Great Zimbabwe

The ruins are some of the largest and oldest in Southern Africa and this is the place which gave the country its name (the name ‘Zimbabwe’ means ‘house of stone’ in Shona). It was impressive to see the ruins on a boulder-strewn hill (‘Hill Complex’).

To go to Great Zimbabwe from Masvingo, take a shared car from Hughes Street opposite Pick n Pay (USD2). The car will drop you at the Great Zimbabwe Hotel where you have to walk for 2km. On going back, walk back to the main road (via the hotel). There are many cars or kombis (USD 1.50) which will go to Masvingo. I stayed at Backpacker Rest (USD11 for dorms) in Masvingo – helpful staff but the place is quite run-down. Only stay there if you don’t have a choice. I read that there is also budget accommodation in the compounds of Great Zimbabwe. From Masvingo, I took a direct bus to Bulawayo (USD7, 5-hour ride).


Rock formations of Bulawayo

Bulawayo is the second biggest city after the capital. I visited Matobo National Park (35km from Bulawayo) to see the balancing rock formations, thousand-year-old bushman paintings and World’s End (where Cecil Rhodes’s grave is). In Bulawayo, I visited the Natural History Museum which offers many insights on the natural world of Zimbabwe and Southern Africa. I also explored the city centre by foot – this is where the city hall, old colonial buildings and local markets are.

I did couchsurfing here (you probably can also couchsurf in other parts of Zimbabwe!), otherwise, you can easily find budget accommodation here. I visited Matobo National Park with my host’s driver. Unfortunately, you need a vehicle to visit the park or you can consider booking a day tour.

Overall Tips

  • Plan your budget and bring enough US dollars. There is a cash shortage in the country but you can use your cards in major attractions (Victoria Falls, Matobo National Park) and supermarkets. I didn’t try my luck with the ATMs.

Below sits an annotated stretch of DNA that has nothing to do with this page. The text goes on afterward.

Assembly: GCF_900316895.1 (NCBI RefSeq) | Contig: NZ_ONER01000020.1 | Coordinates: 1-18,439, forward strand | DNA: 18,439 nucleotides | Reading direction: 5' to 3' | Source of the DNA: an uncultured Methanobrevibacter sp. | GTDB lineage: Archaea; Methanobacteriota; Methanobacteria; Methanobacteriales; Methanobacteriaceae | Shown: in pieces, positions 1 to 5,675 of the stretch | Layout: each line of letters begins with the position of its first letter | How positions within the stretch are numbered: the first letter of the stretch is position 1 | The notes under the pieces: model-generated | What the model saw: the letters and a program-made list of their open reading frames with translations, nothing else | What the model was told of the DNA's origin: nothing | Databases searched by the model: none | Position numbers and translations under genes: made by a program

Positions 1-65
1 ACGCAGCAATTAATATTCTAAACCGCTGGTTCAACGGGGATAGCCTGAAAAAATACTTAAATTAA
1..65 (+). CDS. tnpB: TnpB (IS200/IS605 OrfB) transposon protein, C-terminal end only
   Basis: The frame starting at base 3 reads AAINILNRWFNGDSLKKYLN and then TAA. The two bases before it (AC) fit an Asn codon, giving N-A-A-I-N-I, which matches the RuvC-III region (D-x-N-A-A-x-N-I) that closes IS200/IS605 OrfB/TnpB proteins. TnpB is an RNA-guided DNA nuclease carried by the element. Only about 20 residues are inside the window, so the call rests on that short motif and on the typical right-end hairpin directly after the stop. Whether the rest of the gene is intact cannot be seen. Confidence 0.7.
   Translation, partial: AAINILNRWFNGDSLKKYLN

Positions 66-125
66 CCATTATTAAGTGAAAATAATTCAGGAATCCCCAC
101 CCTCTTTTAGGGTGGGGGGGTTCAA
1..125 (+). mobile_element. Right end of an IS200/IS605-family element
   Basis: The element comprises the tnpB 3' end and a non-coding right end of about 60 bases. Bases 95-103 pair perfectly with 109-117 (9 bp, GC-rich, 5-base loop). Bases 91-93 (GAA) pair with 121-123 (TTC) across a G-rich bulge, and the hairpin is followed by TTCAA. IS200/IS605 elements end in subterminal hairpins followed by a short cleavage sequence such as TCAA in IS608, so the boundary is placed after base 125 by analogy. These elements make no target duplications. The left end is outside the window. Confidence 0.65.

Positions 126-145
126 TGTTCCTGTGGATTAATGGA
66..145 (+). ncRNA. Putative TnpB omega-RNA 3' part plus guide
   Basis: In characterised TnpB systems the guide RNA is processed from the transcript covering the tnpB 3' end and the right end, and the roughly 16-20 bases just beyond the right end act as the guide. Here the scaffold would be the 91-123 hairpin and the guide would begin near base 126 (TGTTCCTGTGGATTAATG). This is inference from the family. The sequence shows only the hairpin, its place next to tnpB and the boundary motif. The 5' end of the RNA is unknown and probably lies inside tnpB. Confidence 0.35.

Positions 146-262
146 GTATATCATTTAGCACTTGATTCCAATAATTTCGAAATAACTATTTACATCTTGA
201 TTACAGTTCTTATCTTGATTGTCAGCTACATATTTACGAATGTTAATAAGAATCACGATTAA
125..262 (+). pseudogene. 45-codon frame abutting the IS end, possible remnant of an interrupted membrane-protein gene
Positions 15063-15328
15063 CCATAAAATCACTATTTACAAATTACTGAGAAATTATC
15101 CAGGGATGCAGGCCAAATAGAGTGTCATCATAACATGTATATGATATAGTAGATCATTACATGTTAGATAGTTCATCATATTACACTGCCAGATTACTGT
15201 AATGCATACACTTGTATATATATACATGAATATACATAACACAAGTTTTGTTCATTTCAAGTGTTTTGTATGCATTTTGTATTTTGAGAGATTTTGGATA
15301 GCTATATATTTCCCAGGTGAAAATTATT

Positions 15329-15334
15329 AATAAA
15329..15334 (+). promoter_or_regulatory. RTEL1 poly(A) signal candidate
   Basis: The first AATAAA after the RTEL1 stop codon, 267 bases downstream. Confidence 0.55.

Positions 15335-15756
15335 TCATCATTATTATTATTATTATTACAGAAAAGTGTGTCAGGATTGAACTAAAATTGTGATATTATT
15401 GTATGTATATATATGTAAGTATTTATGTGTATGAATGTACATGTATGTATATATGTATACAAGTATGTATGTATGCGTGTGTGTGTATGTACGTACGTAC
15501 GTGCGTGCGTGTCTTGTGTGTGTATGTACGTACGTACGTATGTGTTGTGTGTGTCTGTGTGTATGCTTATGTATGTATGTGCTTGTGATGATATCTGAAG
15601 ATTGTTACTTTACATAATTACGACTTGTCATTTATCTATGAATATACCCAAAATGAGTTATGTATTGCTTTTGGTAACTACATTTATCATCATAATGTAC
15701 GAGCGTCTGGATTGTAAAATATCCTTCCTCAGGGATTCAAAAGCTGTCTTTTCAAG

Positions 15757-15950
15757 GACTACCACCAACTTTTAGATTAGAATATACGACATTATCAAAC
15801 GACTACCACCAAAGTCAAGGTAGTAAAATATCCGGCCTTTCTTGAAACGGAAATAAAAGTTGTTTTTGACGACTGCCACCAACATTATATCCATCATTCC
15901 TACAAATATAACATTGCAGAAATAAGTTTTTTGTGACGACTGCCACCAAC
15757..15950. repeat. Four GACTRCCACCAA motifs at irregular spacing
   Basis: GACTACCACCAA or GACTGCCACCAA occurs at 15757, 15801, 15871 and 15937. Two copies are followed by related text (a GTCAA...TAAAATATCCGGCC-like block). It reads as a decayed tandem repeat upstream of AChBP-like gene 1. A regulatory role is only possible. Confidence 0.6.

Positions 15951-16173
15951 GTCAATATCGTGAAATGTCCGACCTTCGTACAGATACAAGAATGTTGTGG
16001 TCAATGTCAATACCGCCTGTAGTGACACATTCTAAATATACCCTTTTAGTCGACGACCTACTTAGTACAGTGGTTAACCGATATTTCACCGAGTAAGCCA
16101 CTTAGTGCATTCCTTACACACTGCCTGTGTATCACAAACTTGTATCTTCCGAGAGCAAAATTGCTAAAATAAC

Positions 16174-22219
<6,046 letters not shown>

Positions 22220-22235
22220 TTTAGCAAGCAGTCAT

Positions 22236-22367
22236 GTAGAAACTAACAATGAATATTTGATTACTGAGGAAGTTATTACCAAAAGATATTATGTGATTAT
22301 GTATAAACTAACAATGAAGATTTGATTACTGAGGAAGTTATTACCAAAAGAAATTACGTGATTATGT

• Food is expensive in the country since it is imported. Save money by making your own meals and most backpacker accommodations have kitchens which you can use. However, do try the local meals (sadza with meat and vegetables, USD1-1.50) when you have the chance.
  • Camping is an option offered at most of the backpacker places if you want to save money on accommodation.
  • Hiking or walking tours generally do not include food or national park fees. Check with your guide on what is covered.
  • Zimbabwe is easy and safe to get around with the local buses and shared taxis (kombis). You can also hitchhike as locals are happy to give you a lift (especially if you are a foreigner). I recommend taking the buses over the kombis as they stop less often and try to squeeze fewer people however buses only go to the major cities.
  • Other highly recommended attractions I read online are Hwange National Park, Lake Kariba and Mana Pools National Park. However, I didn’t visit these places due to budget and time constraints.

The reason I chose to visit Zimbabwe was due to its proximity to South Africa and lower tourist numbers during the holiday season. However, the country far exceeded my expectations especially when it comes to the ease of getting around, the hospitality of the locals and the lush green landscapes. With the recent change in the leadership of the country, now is also an exciting time to visit as the locals are open to chat with you about their past and share their hopes for the future.

About Author

Calesta Tan
Calesta Tan

With an insatiable curiosity for developing countries, Calesta enjoys exploring new cultures, meeting people from all walks of life, and constantly having her viewpoints being challenged. She believes that the best way to travel is on a budget and by land because that’s where she had some of the strangest and most memorable experiences in her life. Currently living in Johannesburg, she also spends half her time planning (mostly in her head) all the amazing places to visit in Africa.